TV Success Rate: 65% Of New Shows Will Be Canceled (& Why It Matters)

Published 3 years ago by , Updated May 17th, 2012 at 3:04 pm,

tv success rate canceled TV Success Rate: 65% Of New Shows Will Be Canceled (& Why It Matters)

It’s that time of the year – to check out the upcoming new series that will be gracing our screens during the fall. But for all of the new programming that gets rolled out year after year, what is the likelihood that a new television series will receive a second season?

Looking back on the programming decisions made by the networks from 2009-2012, you may be surprised to find out that, on average, 65% of new network television series will be canceled within their first season.

Completely acknowledging the fact that television, like all entertainment, is a largely subjective medium, the numbers do not actually represent the quality of the television series on the air. Even though more than half of the new shows will be canceled, that doesn’t mean that more than half aren’t of quality – or worth watching. Nor does it represent the demographic of the networks’ audience or the impact that demographics have on ad revenue.

Instead, these numbers represent, at their core, a network’s ability to not only appropriately select programming for its audience (including potential), but to also schedule in such a way to allow for a series’ success. As many fans of cult television shows know, perhaps more than anyone, even a quality series can fail solely because of a given timeslot.

Providing much more than simply the amount of new series that will be canceled, the numbers also reveal that out of all the broadcast networks, new television series on ABC have the highest chance of receiving a second season – with an average 39% chance of renewal. Trailing not far behind, Fox and CBS have 38% and 36%, respectively. This is an interesting placement for Fox, considering they only have to schedule programming from 8pm-10pm, instead of 8pm-11pm like most networks. Even with a portion of the pick-ups comparable to other networks, ABC still managed to come out on top with these statistics, though Fox is currently considered the #1 broadcast network.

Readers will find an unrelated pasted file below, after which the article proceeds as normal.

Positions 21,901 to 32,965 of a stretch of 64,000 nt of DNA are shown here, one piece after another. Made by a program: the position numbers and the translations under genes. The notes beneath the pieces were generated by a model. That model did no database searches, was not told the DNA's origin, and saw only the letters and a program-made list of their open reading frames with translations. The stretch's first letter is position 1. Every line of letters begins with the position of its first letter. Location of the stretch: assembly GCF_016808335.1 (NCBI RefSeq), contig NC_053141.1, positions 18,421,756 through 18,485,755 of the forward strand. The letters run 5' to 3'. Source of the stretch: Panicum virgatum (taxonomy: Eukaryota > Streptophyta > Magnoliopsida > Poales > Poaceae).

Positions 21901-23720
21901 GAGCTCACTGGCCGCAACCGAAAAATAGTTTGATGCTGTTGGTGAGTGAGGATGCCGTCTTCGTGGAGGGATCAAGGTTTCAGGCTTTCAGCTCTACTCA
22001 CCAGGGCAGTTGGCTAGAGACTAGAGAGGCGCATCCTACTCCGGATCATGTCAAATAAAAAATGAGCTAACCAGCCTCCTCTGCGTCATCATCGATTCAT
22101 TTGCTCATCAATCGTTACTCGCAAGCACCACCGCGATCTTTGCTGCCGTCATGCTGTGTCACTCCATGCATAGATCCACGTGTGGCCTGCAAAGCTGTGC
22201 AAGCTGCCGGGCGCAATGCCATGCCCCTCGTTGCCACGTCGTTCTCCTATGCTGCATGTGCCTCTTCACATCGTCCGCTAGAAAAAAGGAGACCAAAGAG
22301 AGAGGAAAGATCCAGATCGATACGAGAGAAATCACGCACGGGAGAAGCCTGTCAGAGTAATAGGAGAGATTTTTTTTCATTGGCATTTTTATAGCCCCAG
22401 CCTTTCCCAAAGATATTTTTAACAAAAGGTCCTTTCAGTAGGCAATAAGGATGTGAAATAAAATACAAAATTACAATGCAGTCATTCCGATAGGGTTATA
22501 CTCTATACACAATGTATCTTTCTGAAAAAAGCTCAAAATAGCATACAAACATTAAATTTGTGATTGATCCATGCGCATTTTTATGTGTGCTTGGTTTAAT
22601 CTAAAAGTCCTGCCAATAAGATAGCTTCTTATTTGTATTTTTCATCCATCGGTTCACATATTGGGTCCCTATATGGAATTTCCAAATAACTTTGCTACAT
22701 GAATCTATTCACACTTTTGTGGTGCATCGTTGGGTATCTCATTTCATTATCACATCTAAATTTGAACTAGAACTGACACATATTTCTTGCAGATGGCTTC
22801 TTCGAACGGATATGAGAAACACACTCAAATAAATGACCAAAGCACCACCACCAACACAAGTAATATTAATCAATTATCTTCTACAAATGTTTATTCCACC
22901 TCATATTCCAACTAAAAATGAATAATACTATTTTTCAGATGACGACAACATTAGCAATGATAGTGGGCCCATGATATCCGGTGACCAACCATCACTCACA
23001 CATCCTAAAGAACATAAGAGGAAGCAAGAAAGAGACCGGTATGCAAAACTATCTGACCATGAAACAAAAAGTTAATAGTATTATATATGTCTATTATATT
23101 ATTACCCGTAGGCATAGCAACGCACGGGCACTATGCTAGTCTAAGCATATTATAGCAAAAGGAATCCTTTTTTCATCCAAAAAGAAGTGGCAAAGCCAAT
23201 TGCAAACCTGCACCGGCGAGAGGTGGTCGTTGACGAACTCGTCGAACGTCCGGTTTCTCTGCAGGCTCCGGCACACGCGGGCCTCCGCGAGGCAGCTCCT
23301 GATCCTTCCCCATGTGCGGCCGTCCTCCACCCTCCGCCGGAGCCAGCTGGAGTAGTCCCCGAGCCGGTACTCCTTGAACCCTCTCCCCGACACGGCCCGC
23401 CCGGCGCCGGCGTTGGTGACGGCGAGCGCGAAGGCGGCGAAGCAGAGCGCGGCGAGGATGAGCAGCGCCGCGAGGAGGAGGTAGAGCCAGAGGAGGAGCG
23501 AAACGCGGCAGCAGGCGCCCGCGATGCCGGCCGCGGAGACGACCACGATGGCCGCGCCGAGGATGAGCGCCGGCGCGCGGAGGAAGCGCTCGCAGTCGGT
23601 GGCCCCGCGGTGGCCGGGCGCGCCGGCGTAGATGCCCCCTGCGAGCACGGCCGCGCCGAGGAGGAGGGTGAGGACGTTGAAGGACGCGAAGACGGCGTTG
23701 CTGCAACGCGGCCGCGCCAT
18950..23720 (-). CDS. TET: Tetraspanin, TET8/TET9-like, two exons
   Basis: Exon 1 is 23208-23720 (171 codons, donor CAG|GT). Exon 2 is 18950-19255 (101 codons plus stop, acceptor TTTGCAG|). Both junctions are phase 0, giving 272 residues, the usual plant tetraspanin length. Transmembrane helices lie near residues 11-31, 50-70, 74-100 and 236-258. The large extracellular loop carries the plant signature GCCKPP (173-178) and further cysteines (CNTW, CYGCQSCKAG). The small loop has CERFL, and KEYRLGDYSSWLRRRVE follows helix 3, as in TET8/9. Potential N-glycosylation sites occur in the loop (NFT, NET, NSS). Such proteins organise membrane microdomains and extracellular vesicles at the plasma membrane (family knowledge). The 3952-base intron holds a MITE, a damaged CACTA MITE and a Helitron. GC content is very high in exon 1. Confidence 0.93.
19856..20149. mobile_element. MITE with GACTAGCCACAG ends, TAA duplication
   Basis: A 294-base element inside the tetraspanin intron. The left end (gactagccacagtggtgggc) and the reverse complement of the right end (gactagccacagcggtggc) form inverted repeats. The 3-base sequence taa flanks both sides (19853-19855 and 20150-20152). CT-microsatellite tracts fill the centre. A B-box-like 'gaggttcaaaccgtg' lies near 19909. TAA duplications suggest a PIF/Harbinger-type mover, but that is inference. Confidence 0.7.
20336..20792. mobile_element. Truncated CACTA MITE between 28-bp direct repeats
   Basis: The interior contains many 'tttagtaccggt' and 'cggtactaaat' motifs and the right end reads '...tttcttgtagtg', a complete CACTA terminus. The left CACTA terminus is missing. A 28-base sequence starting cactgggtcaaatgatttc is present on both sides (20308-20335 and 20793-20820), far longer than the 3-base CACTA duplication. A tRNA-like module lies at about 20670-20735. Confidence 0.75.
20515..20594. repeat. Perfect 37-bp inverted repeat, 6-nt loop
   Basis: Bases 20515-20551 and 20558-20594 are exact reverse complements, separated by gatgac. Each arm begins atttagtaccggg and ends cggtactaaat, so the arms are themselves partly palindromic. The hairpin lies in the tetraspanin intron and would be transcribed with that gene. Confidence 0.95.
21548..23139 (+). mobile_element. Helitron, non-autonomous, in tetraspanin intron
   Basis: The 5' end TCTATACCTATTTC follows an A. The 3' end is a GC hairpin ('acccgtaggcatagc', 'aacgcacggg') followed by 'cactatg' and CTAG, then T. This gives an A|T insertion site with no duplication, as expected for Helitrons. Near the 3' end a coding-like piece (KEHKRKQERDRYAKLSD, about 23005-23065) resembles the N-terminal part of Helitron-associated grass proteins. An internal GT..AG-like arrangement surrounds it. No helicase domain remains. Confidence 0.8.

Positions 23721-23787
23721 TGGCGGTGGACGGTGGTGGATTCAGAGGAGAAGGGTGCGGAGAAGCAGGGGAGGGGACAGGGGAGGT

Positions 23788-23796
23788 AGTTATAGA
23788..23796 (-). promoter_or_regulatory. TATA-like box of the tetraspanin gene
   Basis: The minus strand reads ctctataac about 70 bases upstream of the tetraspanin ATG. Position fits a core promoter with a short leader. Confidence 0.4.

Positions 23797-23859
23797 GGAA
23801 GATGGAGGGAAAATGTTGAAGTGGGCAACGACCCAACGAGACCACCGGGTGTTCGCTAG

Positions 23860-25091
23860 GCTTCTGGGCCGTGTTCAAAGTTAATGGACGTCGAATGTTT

work it canceled TV Success Rate: 65% Of New Shows Will Be Canceled (& Why It Matters)Work It! (ABC): Jan 3, 2012 – Jan 10, 2012

Of course, the numbers that many readers may be interested in are NBC’s. Even though the infamous “Late Night Wars of 2010″ took a lot out of the network (92% of new series canceled during that season alone), their overall average before and after their prime time debacle is pretty much consistent with the other broadcast networks. That being said, it’s not known how many Whitney-esque renewals (where audiences aren’t sure why it’s returning) are contained within these programming decisions – though they certainly do benefit the network’s average.

Looking at the trend of television over the course of the past three seasons, the number of canceled series have jumped somewhat significantly following the 2009-2010 television season – going from 57% of new series being canceled to 69% over the course a single season – and generally remaining around that number to this day.

When talk of the 2009-2010 television season – and the impact it had on the television industry – begins, it’s impossible not to include the fact that one of the most groundbreaking series in the history of television, Lost, came to an end that season. And while NBC’s decision to rework its primetime line-up certainly impacted the overall network averages, one could also point to networks’ attempt at recreating the “event TV” that many viewers became familiar with.